Oil can have immediate and long term impacts on whales and other marine mammals. Marine mammals breathe air and, thus, if they surface to breathe in an oil slick, they can inhale the oil resulting in respiratory issues. Even if they do not surface within the slick itself, they may inhale sufficient amounts of the strong fumes emanating from the slick that can render them unconscious and cause them to drown. Oil can contaminate their food, and if they eat it, they can experience digestive disorders and immune system effects. Oil can also have long term effects such as damaging their DNA. If this occurs, it can impair the whales’ ability to reproduce, thus, reducing the number of calves born. The impacts of oil on whale populations were seen after the Exxon Valdez oil spill. That oil decimated the killer whale population, reducing it by 40%. Experts predict that this population will ultimately go extinct.
The effects of dispersants on whales are unknown and have not been studied. They have also never been released into the environment in such massive quantities.
Toxicology is the study of how chemicals (like oil and chemical dispersants) poison people, plants and animals. Currently, there are no focused toxicology efforts to assess the impact of the oil crisis in the Gulf on whales and no efforts to conduct a similar study in Atlantic whales now before the oil arrives. Moreover, no government rapid response funds for university researchers have been allocated for toxicology studies.
In fact, remarkably, many of the programs specifically exclude using these funds for toxicology studies. It is essential that we conduct whale toxicology studies in both the Atlantic Ocean (before the oil arrives and then again after it does) and in the Gulf of Mexico in both oiled and non-oiled areas. It will be up to us, the people, to fund these studies.
Ocean Alliance and the University of Southern Maine (USM) are uniquely postioned to address this need, working as partners from aboard Odyssey, Ocean Alliance’s 93-foot sailboat uniquely outfitted to track, sample and study whales. In addition, USM and Ocean Alliance are joined by the University of New England (UNE) and its capacity to analyze samples for contaminants, Oregon State University (OSU) and its expertise in whale genetics, University of St Andrews (StA) and its expertise in identifying specific individual Gulf sperm whales and whale acoustics, and Orono Spectral Solutions (OSS) and its novel technology to measure oil in water. This team will conduct a whale toxicology study with an additional health assessment on four whale species known to be in the Gulf of Mexico: Sperm whales, killer whales, Bryde’s whales and humpback whales. The health assessment will be conducted as follows:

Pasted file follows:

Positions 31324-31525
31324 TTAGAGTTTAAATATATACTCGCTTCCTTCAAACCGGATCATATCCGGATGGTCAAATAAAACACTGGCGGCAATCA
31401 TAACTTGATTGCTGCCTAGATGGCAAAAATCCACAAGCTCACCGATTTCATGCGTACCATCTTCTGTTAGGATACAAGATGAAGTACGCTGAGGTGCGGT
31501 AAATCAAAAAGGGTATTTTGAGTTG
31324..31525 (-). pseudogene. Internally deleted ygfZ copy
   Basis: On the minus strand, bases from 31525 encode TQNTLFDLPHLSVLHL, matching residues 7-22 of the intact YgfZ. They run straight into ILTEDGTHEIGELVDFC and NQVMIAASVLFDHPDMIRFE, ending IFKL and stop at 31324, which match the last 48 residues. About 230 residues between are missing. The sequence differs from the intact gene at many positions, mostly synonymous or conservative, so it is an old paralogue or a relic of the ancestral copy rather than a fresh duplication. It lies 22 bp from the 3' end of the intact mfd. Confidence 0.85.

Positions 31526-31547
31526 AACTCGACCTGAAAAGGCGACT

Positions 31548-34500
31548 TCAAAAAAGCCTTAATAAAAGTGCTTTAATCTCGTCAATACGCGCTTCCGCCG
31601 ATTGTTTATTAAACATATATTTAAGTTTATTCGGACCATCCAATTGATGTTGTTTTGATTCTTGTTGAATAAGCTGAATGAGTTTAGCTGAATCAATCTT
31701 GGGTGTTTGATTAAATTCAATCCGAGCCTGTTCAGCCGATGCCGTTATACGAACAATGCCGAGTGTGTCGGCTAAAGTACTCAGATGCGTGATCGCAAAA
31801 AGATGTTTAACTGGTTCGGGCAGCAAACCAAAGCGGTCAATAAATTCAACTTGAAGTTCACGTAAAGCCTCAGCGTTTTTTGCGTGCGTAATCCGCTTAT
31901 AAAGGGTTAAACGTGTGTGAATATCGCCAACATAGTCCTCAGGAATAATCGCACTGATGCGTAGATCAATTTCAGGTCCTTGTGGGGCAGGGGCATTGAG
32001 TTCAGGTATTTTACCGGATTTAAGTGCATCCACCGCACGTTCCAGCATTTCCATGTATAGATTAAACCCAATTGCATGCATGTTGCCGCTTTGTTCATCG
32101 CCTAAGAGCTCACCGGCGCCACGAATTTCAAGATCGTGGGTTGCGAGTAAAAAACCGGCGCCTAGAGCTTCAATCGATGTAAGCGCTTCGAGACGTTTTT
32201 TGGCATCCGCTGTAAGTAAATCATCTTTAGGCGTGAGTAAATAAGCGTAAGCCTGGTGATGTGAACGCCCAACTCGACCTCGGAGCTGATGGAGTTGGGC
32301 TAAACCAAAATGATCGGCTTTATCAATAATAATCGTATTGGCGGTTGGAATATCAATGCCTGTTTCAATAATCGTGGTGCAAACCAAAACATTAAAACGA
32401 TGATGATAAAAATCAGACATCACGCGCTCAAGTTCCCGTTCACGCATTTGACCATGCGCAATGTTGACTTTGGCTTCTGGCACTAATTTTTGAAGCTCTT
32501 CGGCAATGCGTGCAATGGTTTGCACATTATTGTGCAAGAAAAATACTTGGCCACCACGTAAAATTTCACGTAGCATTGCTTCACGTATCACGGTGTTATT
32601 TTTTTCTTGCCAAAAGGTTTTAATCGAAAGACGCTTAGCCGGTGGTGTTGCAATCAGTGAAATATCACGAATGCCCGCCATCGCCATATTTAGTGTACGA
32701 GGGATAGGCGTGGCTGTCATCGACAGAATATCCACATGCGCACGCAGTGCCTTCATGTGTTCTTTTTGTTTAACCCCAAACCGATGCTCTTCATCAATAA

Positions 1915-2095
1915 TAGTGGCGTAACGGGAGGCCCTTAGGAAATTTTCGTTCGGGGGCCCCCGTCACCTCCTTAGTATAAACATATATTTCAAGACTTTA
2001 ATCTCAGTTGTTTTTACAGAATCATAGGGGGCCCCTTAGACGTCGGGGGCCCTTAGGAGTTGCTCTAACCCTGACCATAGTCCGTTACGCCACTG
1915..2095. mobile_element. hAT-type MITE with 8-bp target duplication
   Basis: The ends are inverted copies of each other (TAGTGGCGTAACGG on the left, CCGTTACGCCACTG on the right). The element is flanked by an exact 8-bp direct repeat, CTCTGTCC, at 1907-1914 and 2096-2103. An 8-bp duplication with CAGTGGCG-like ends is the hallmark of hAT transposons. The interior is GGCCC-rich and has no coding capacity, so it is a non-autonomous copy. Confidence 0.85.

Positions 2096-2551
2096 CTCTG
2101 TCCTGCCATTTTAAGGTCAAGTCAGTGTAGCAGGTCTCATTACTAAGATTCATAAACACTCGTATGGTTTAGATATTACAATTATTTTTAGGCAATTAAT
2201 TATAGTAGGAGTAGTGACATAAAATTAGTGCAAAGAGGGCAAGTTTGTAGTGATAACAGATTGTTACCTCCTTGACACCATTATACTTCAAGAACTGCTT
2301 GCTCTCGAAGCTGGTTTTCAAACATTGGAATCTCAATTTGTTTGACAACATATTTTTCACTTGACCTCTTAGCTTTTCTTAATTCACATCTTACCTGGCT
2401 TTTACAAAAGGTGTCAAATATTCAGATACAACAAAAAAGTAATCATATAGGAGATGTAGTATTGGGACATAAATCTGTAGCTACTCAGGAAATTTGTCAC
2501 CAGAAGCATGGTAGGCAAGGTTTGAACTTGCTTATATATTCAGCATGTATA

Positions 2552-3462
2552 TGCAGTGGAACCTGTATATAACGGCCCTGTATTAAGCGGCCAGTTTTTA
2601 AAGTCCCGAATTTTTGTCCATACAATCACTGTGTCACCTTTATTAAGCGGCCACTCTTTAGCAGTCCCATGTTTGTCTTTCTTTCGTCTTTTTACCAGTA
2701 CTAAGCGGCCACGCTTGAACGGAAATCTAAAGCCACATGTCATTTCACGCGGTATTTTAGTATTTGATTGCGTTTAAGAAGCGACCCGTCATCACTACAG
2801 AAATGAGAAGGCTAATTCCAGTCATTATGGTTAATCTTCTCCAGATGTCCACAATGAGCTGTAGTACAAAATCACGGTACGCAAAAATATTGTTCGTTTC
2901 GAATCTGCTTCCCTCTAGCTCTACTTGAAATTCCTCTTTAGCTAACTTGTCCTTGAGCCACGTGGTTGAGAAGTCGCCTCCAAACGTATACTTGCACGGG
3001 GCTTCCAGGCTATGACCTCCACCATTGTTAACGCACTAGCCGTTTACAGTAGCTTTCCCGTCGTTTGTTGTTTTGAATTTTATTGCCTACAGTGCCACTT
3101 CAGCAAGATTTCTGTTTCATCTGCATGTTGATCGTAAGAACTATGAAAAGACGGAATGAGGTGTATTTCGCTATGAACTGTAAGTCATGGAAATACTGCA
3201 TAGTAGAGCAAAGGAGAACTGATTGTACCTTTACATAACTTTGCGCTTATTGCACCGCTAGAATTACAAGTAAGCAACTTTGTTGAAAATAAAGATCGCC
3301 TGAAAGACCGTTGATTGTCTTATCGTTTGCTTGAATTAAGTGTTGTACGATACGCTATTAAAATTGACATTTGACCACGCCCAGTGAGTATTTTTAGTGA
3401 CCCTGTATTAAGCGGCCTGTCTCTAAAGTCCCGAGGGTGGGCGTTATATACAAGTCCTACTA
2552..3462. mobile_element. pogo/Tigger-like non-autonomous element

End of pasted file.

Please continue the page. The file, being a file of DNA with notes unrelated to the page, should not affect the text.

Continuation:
* Measurement of petroleum products and chemical dispersants in whale blubber (USM and UNE)
* Measurement of metals in whale skin (USM and UNE) * Measurement of petroleum products, chemical dispersants and metals in whale feces (USM and UNE) * Measurement of DNA damage and cell viability from whale skin cultures (USM)
* Determination of genetic stock (and thus where the whales live) from whale skin samples (USM and OSU)
* Measurement of petroleum products, chemical dispersants and metals in whale food chain (squid and fish for toothed whale; krill for baleen whales) (USM and UNE)
* Measurement of petroleum products, chemical dispersants and metals in environmental media where whales occur (i.e. air for inhalation and water for skin exposure) (USM, UNE and OSS)
* Dosing of cultured whale cells in the laboratory with chemical dispersants used in the Gulf to assess their toxic effects on DNA (USM)
* Visual inspection, photo documentation and individual identification of all whales spotted (USM, OA and StA)
Cell culture experiments in the lab to test toxicity of chemical dispersants will be done using standard protocols currently in use at USM. Cells will be seeded in tissue culture dishes and allowed to rest and reenter the cell cycle. Cells will then be dosed with a range of concentrations of the chemical dispersants and assays to gauge cell survival and chromosome damage will be done. Tests will be done using human, whale, and fish cells.
These data will connect with our previous 5-year Voyage data in sperm whales that established a global baseline for some pollutants and genetic assessment of stocks to give us a broader understanding on the impact on whales.
Ocean Alliance and the University of Southern Maine, leaders in their respective fields, are strongly positioned and strategically networked to conduct vital short- and long-term research on the Gulf of Mexico, measure the potential effects of the BP disaster, and create a valuable baseline for future studies while providing the public with a scientific, unbiased account of the expedition.